On the television show M*A*S*H, Dr. Charles Emerson Winchester III made it clear about what defined him; "I'm a Winchester," he was heard to say more than once. For him, it was his family name that determined who he was, and in his mind it made him superior to everyone else. Even today a family name can bring respect. Think of Kennedy or Rockefeller, Clinton or Bush. The people in John the Baptist's community banked their inheritance as a people of God on their direct lineage with Abraham. The people of Israel all descended from Abraham, and that meant, by tradition, that they were God’s chosen people.

There’s a comfort in knowing who we are. Especially if we easily fit into the categories our culture deems as good, respectable, and successful; which surely includes everyone here. We live in the comfort of suburban America with our warm homes, cars, schools, jobs, plenty of food and friends. It’s nice. I think that’s a good thing. But John reminds us that it is not enough. In fact resting too comfortably in our own sense of security can really undermine us.

Anyone here ever hear of a Floogie bird? Apparently Harry Truman, another respected name in our society, once described a Floogie Bird as a wooden bird that had a small label around its neck that read, "I fly backwards, I do not care where I'm going. I just want to see where I've been."

Resting too comfortably can keep us stuck. As John the Baptist, and then later Jesus, would say, "That’s when we become like the Pharisees and Sadducees." Do not presume that all is well just because of who we are and how we kow the world at this point in time.

John the Baptist is pointing the people, and therefore us, in another direction. He says they cannot presume that all is well, just because they are descendants of Abraham. No, God has come to do a new thing. Now, in Christ, the new thing will happen. And what is this new thing....Anyone can be a member of the family. Anyone can be found by God to be respectful, good, and successful. All God asks is that the person repent - turn and return to God.

In John Steinbeck's story "The Wayward Bus" a dilapidated old bus takes a cross country shortcut on its journey to Los Angeles, and gets stuck in the mud. While the drivers go for assistance, the passengers take refuge in a cave. It is a curious company of people and it is obvious that the author is attempting to get across the point that these people are lost spiritually as well as literally. Which, you may remember is an Advent theme – the darkness that is both spiritual and literal. Spiritual because we are invited into the mystery of God, literal because it is winter and night comes early.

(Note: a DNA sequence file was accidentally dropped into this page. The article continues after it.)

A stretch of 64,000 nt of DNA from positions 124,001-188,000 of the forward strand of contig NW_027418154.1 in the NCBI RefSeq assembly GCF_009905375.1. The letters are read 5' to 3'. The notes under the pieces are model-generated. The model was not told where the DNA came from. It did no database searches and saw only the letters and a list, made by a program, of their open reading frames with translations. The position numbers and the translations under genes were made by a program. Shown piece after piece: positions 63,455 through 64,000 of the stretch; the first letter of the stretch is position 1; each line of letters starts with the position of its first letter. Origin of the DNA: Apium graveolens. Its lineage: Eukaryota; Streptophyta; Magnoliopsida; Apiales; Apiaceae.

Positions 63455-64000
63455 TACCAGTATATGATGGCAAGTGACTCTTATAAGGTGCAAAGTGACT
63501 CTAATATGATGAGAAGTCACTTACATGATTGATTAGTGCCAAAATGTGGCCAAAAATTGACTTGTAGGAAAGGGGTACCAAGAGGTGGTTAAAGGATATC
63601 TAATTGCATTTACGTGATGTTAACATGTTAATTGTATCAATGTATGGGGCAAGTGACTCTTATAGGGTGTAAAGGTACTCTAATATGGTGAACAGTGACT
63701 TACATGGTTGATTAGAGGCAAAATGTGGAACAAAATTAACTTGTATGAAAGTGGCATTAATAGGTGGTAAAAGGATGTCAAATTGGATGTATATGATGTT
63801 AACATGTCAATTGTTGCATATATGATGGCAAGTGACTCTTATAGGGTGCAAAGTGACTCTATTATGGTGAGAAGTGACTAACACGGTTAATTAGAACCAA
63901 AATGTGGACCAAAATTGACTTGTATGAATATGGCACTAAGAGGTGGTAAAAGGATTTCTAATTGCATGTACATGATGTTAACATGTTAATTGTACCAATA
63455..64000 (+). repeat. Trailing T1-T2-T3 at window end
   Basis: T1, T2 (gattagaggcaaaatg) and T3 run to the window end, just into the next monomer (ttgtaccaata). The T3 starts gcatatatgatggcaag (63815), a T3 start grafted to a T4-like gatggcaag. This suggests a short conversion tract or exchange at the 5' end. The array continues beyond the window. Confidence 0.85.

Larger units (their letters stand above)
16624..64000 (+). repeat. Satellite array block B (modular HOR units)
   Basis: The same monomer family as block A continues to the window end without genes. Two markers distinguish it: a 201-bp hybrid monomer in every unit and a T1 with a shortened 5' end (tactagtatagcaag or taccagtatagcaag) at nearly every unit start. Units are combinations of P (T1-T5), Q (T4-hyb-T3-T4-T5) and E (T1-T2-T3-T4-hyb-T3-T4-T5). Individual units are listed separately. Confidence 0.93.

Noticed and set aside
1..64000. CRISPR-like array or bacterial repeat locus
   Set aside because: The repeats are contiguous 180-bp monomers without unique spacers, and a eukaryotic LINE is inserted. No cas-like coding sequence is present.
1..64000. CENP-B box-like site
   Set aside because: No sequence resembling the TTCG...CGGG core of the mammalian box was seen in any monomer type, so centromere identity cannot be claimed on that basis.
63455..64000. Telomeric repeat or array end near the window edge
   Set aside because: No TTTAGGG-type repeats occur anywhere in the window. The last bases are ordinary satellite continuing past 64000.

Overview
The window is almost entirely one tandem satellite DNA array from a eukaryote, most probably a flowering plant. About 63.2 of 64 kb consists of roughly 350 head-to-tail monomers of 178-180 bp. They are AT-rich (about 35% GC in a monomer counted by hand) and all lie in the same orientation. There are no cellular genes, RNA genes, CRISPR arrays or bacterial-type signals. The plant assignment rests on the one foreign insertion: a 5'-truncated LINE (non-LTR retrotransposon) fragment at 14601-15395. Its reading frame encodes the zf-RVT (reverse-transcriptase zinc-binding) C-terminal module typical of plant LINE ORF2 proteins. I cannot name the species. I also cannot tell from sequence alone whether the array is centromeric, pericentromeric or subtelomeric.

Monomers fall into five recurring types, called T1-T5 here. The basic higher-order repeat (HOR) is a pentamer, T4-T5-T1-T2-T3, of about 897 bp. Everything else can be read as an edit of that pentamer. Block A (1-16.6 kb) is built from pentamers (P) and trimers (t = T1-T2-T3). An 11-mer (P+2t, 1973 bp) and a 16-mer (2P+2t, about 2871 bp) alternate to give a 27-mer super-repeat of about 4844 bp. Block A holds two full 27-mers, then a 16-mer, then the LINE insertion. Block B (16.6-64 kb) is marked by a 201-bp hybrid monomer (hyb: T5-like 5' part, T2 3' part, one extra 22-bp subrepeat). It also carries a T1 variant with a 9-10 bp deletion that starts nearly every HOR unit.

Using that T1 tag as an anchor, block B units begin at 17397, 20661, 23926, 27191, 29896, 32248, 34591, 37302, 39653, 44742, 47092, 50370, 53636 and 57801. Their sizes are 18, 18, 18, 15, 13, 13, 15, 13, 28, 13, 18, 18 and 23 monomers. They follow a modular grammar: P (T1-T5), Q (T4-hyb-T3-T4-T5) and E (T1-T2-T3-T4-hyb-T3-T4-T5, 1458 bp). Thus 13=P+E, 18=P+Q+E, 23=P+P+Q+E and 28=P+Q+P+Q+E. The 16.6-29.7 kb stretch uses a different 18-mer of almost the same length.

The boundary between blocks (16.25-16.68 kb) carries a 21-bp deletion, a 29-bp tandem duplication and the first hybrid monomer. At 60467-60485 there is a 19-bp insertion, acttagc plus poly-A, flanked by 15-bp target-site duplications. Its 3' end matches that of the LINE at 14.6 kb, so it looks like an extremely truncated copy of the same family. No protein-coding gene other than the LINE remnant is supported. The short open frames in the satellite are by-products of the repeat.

As the people enter into this cave the author calls the readers attention to the fact that as they enter they must pass a word that has been scrawled with paint over the entrance. The word is repent. Although Steinbeck calls that to the reader’s attention it is interesting that none of the passengers pay any attention to it whatsoever.Isn't that just like people: we fail to see the obvious even when it is right in front of us. "Can't see the forest for the trees..." Repentance is key to this reading.

But what does repentance mean?

In Matthew, John the Baptist thinks repentance means all kinds of things. For one, he thinks that, based on some criteria, the nature of our repentance will determine whether we become chaff or wheat. John gets this idea from Isaiah, it is part of the tradition of John’s faith. Some will become chaff and some will become wheat. And this new thing God is doing, this new thing that will be done through Jesus will determine which is which. John is certain that Jesus will take a shovel, for the word here, winnowing fork, is actually better translated as winnowing shovel. John says Jesus will take a shovel and dig into the pile, scooping out large portions of chaff to be burned and large portions of wheat to be saved.

There’s just one problem with John's expectation, and scripture reveals this later in the story of the Gospels. Sure. Jesus comes and well, he isn’t always this nice guy. No, Jesus can have a bit of a temper. He yells at people. He turns over tables in the temple. He gets mad and impatient. But. He never actually burns anyone. In fact, Jesus, despite his temper tantrums, ends up offering love to all. All are welcome. Even those who make him mad.